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Understanding Hormone Replacement Therapy
Hormone replacement therapy is commonly used for women experiencing menopause symptoms. A lack of hormones can occur for many reasons but is most common when a female’s menstrual cycle stops, and pregnancy is no longer possible. Estrogen is responsible for many female body processes, including menstrual cycles, bone growth, and metabolism. When estrogen slows down, several unpleasant symptoms occur, including:
- Mood swings
- Breast tenderness
- Irregular or absent periods
- Painful sex
- Trouble concentrating
- An increase in urinary tract infections (UTIs) 
If you are experiencing these symptoms, your doctor may recommend Estraderm (estradiol), Climara (estradiol), and Prometrium (progesterone). These hormone replacement drugs can help you maintain a healthy lifestyle. Like every medication, there are often side effects of hormone replacement therapy. Usually, a woman and her doctor found that the benefits outweigh the risks.
The long-term side effects of hormone therapy differ from woman to woman, but side effects can include constipation, increased intensity of menopausal symptoms, nausea, weight gain, and mood swings. Read on to learn more about how to reduce the side effects of hormone replacement therapy.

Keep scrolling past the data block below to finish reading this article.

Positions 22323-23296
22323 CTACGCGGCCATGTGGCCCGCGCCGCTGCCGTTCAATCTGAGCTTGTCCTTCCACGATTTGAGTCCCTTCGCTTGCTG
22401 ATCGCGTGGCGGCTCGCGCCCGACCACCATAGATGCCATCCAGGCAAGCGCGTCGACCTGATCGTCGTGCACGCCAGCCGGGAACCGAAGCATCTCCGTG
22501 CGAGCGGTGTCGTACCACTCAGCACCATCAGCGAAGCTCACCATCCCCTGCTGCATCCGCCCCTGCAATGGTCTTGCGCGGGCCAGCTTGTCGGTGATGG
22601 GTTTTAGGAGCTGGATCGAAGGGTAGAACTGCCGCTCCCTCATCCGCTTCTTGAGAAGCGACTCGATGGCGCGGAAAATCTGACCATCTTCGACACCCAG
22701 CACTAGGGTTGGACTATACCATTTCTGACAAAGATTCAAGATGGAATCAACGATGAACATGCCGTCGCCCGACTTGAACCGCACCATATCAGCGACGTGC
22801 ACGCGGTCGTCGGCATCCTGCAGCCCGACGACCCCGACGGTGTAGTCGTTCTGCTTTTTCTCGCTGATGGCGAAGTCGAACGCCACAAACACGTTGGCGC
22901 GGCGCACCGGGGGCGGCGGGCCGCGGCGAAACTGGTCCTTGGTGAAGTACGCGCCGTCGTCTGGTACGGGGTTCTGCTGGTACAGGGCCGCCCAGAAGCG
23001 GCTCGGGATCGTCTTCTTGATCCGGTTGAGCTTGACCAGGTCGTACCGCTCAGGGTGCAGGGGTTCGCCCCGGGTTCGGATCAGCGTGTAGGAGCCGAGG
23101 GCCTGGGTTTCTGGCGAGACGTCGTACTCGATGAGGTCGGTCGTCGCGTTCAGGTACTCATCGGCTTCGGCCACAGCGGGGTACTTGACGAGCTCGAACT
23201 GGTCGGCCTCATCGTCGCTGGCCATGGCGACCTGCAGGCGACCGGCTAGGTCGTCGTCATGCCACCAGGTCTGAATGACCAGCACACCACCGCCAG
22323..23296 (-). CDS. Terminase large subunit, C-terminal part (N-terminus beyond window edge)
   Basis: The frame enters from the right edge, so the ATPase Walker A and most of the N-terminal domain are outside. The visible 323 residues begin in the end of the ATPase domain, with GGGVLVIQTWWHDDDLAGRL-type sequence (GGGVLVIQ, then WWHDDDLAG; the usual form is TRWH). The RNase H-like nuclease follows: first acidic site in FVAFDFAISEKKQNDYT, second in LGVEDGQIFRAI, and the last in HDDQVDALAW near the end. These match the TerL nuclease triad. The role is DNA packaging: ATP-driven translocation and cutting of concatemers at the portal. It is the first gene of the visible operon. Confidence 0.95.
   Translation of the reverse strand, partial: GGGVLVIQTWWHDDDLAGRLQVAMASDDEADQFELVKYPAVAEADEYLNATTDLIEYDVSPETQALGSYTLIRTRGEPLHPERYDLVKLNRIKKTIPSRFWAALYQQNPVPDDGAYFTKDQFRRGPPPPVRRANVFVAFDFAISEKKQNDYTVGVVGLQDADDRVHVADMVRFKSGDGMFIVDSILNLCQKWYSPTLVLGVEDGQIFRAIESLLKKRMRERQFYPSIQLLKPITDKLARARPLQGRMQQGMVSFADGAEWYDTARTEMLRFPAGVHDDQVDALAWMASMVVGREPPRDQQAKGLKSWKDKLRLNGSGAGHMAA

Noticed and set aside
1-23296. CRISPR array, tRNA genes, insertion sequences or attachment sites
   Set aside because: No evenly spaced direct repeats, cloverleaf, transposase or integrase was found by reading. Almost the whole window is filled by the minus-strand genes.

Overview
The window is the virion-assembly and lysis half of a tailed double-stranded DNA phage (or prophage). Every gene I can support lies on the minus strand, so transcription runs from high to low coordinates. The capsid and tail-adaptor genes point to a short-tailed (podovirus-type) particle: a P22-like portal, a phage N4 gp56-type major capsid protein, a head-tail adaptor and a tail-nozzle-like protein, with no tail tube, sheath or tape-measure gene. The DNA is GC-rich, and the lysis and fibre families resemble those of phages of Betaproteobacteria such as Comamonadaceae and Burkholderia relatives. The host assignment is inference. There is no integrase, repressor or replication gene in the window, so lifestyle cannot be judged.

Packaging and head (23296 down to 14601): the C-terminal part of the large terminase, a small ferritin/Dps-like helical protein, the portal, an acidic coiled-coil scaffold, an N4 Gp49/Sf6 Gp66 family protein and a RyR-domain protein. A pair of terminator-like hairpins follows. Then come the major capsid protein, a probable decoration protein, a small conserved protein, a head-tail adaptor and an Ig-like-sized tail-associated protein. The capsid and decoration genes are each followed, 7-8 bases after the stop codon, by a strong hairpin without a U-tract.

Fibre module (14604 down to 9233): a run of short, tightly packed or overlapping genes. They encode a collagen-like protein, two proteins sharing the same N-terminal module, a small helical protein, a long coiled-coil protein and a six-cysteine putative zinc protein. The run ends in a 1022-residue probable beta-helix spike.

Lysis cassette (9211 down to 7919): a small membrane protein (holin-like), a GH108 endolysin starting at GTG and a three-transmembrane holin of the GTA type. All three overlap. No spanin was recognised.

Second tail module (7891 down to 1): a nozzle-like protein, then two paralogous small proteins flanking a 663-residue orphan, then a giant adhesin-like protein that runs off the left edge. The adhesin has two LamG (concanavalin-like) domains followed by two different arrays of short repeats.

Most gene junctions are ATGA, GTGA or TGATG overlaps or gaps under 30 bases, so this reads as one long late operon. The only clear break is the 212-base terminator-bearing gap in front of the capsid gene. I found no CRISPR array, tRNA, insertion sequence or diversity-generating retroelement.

Hormones like estrogen and progesterone are produced in the ovaries. These hormones play a leading role in metabolism and nutrition. Female hormones are responsible for the location of fat on the body and assists in the metabolization of sugar and fat. When these hormones are in balance, the metabolism is working correctly, but it slows as women age and estrogen levels dip.
Women may develop extra fat around the middle when they enter menopause. Unfortunately, there is no way you can alter your fat placement, but you can increase your physical activity.  A daily exercise routine of 20 to 30 minutes can help shift extra pounds when you begin hormone replacement therapy (HRT). When you burn sugar as fuel, lactic acid is released and metabolic stimulants assist in the proper functioning of the metabolism.
You may want to talk to your healthcare provider to discuss a weight management program if you don’t know where to start your health journey. Exercising is also essential to bone health. When estrogen is low, bones may become porous and increase the risk of osteoporosis and fractures. Keeping your muscles toned and healthy can reduce the risk of broken bones and osteoporosis. Recommended exercises can include:
- Yoga and meditation
- Strength training
- Elliptical or StairMaster
- Vigorous house or yard work 
Watch Your Diet
Eating clean can significantly increase the efficiency of your new hormone replacement therapy. HRT can improve your hormone-related problems, but lifestyle changes are necessary in getting your life back to a happy and healthy place.